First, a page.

Today in science: January 16, 1909
On today’s date in 1909, three members of an Ernest Shackleton expedition to Antarctica – Edgeworth David, Douglas Mawson and Alistair Mackay – raised a British flag and took a photograph to commemorate the moment they thought they’d reached Earth’s magnetic south pole. They’d left McMurdo Sound, at the sea edge of the Antarctic continent, four months earlier.
Magnetic south is different from Earth’s geographic south pole, by the way (just like the magnetic north is different from the north pole). And the 1908-1909 expedition took place several years before a team led by Norwegian explorer Roald Amundsen reached the geographic South Pole on December 14, 1911.
It was also before scientists realized that Earth’s magnetic poles wander, or move, across Earth’s surface.
A challenging Antarctic trek
Like all Antarctic journeys in the early 20th century – when Earth’s poles were discovered and began to be explored – the search for magnetic south was grueling. The men had to haul their own sledges by hand through a completely unknown terrain. Crevasses – deep gashes in the ice – slowed them down. When it became clear the march was taking longer than expected, the men had to reduce their rations.
But by early January 1909, the team reached the polar plateau, where the thin air made breathing more difficult and where, on January 11, David recorded the temperature at -12 F (-24 C). Finally, on January 15, Mawson calculated that they were about 13 miles (21 km) from magnetic south. The men left their heavy gear and made a final push to a point on Earth’s globe at 72° 25′ south latitude, 155° 16′ east longitude.
They raised the Union Jack and took their photo. They then immediately began making their way back to the ship Nimrod, which carried Shackleton’s team from New Zealand to the southern continent of Antarctica the previous year.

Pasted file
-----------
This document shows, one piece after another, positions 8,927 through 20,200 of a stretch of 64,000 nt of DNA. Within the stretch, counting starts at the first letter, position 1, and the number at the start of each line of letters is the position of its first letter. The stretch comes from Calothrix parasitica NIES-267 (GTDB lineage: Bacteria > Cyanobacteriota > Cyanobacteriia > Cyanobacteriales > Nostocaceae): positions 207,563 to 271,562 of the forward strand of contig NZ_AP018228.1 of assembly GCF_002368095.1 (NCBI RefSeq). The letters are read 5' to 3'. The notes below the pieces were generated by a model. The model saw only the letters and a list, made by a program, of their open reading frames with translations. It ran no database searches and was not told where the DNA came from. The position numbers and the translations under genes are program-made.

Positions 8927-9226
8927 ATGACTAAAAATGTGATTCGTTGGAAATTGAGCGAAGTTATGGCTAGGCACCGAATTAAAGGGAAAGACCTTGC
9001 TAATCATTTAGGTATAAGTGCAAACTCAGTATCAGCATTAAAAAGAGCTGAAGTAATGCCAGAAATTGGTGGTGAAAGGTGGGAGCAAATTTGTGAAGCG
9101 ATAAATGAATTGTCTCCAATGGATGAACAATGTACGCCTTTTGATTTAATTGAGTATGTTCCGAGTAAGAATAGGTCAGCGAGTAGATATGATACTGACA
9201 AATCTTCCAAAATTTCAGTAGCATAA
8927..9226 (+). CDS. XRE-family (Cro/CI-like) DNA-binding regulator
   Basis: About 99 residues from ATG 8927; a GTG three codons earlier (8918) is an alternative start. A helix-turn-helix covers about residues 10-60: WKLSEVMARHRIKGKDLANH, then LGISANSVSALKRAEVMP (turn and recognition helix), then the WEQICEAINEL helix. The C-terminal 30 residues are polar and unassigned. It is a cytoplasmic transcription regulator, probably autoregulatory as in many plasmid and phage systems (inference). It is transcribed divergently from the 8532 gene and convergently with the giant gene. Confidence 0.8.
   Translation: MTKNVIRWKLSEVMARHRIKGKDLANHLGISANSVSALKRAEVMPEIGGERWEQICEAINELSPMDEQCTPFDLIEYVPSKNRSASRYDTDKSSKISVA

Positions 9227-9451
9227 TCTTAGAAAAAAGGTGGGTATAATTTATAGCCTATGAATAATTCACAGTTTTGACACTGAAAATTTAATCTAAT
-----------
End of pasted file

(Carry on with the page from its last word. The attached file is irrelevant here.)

Mawson would later realize that he’d overlooked some important calculations made several years previously by another researcher. In 1913, Edgeworth David admitted that their party had reached only “an outlier of the main magnetic pole,” not the true magnetic south pole itself.
Even so, their valiant effort still stands out in the history of science and in polar exploration.
The wandering poles
Even if they had found the true point of magnetic south in 1909, that point would no longer be the magnetic south pole today. The magnetic north and south poles wander yearly due to changes in Earth’s magnetic field.
The location of the south magnetic pole in 2020 – the last date we could find – was 64.07°S, 135.88°E. That number comes from the Australian Antarctic Program. This map from NOAA shows magnetic south in 2020 off the coast of the Antarctic continent, in the Southern Ocean surrounding the continent.
Why magnetic and geographic poles don’t match
What’s the difference between the magnetic and geographic poles? When you use a compass, the compass needle points toward magnetic north, not geographic north. The north and south magnetic poles are part of Earth’s magnetic field. The magnetic poles are where Earth’s magnetic field lines start and finish.
On the other hand, geographic north relates to Earth’s spin on its axis. If you imagine a stick through Earth to represent Earth’s spin axis, the geographic north pole is where the northern part of the stick exits Earth’s body. From geographic north, Earth’s pole star, Polaris, is overhead (although not precisely overhead because it’s not precisely above geographic north).
So magnetic north and geographic north don’t match, because they describe different aspects of Earth.
Bottom line: On January 16, 1909, a Shackleton expedition team in Antarctica thought they’d found the magnetic south pole. The magnetic south and north poles wander every year.